ServersAn Introduction to Apache 2.0 Page 2

An Introduction to Apache 2.0 Page 2




This
abstraction had an unexpected benefit as well:
it allows Apache to be configured for a specific site
depending on the Webmaster’s requirements. When the work began on
UNIX, MPMs the
developers couldn’t agree on the correct design. Three MPMs have
been developed so far prefork,
mpmt_pthread, and dexter. The prefork MPM does exactly what Apache
1.3 does it acts as a
pre-forking server. Mpmt_pthread stands for multi-threaded
multi-process pthread server. When
this MPM was first written, it required that pthreads was used as the
threading library. However, it is now taking advantage of the Apache
Portable Run-Time to abstract out the threading library. The name
has unfortunately remained. This is the initial version of a
hybrid thread/process server for UNIX. This MPM also preforks a
specified number of processes. Each of these processes then creates a
specified number of threads which serve the requests. In this MPM,
the number of threads per process is static. Finally, the dexter MPM
was created. This MPM creates a specified number of child processes,
which then each create a small pool of threads. As more requests
come in, the size of that pool of threads grows and shrinks to
accommodate the requests.

Modifications to Modules

Since
this article started with a new type of module, the obvious next
topic is a module that Apache users everywhere are familiar with, the
standard Apache module. These are the modules that people use
to add capabilities such as authorization checking to a server.
There have been a few modifications made to standard modules which
module writers need to be aware of.

One
of the most frequent complaints by new module authors about Apache
1.3 is that the initializer hook is called twice. This issue has
been resolved in Apache 2.0, as the initializer hook has been removed
completely. Instead of using one hook, Apache 2.0 has
provided two hooks: pre_config and post_config. In the third alpha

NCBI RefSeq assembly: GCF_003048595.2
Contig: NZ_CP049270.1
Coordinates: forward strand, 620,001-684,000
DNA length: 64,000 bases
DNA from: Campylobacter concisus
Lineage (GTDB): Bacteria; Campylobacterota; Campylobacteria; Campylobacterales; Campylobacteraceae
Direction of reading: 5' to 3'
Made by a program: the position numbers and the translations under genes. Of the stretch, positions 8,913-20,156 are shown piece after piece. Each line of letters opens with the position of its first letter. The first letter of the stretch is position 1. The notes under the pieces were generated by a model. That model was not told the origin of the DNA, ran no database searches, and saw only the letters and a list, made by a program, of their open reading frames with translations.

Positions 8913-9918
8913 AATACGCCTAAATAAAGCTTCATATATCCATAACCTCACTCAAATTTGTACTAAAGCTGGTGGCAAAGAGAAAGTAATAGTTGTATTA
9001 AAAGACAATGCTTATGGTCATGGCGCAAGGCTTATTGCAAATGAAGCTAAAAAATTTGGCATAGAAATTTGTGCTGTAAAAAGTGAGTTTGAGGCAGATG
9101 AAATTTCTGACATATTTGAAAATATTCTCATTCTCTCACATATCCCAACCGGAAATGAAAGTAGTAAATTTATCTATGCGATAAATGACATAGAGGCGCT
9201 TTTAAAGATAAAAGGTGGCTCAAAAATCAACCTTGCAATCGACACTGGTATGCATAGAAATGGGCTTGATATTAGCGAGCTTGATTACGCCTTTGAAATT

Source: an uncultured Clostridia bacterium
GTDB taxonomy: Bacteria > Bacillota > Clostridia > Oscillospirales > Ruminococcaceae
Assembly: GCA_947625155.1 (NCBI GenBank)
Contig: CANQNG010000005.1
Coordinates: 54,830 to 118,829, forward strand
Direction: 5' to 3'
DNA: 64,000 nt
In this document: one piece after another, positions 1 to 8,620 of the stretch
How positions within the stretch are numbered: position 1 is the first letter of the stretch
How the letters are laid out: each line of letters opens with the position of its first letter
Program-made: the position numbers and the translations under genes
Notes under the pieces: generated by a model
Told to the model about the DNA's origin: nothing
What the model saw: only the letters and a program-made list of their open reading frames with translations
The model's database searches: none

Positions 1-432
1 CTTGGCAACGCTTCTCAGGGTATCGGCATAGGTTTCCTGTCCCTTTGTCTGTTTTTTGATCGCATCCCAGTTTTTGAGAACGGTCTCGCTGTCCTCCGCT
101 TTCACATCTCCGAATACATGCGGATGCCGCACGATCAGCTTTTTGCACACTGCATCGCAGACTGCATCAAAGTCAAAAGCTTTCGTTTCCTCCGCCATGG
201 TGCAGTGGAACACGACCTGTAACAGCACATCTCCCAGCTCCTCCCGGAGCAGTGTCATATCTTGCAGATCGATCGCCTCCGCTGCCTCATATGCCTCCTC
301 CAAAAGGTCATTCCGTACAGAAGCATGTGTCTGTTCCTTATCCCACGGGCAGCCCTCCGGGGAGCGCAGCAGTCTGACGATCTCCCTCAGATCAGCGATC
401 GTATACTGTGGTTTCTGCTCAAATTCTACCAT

of 2.0, only MPMs could take advantage of pre_config hooks. That
issue is currently being resolved and all modules should have access
to the pre_config hook with the release of Apache 2.0 alpha 4.

The
configuration method for Apache has also changed with Apache 2.0.
This affects how some directives are defined and how some modules
must use the new pre_config hook.

The
biggest change between 1.3 and 2.0 when it comes to configuration is
that in 1.3, Apache configures the server one line at a time as it is
read from the configuration file. In Apache 2.0, each line is read
from the configuration file and is stored in a configuration tree.
The tree is then traversed and each directive is executed.

If the module you are writing has a directive that modifies how the
server interprets the configuration it should be declared with the
EXEC_ON_READ flag on in the req_override mask. This tells Apache 2.0
to execute the appropriate function when this directive is read
instead of when walking the tree. Very few functions should use this
flag, but if the directive
needs to read in raw text from the configuration file or process a
whole block of configuration text, this flag provides a way to do
that.

Once the
configuration is read into the tree structure, the pre_config hook is
called. This provides a way for modules to modify the tree before it
is traversed. Once all of the modules have run their pre-config
hooks, the core walks the tree and finishes configuring the server.

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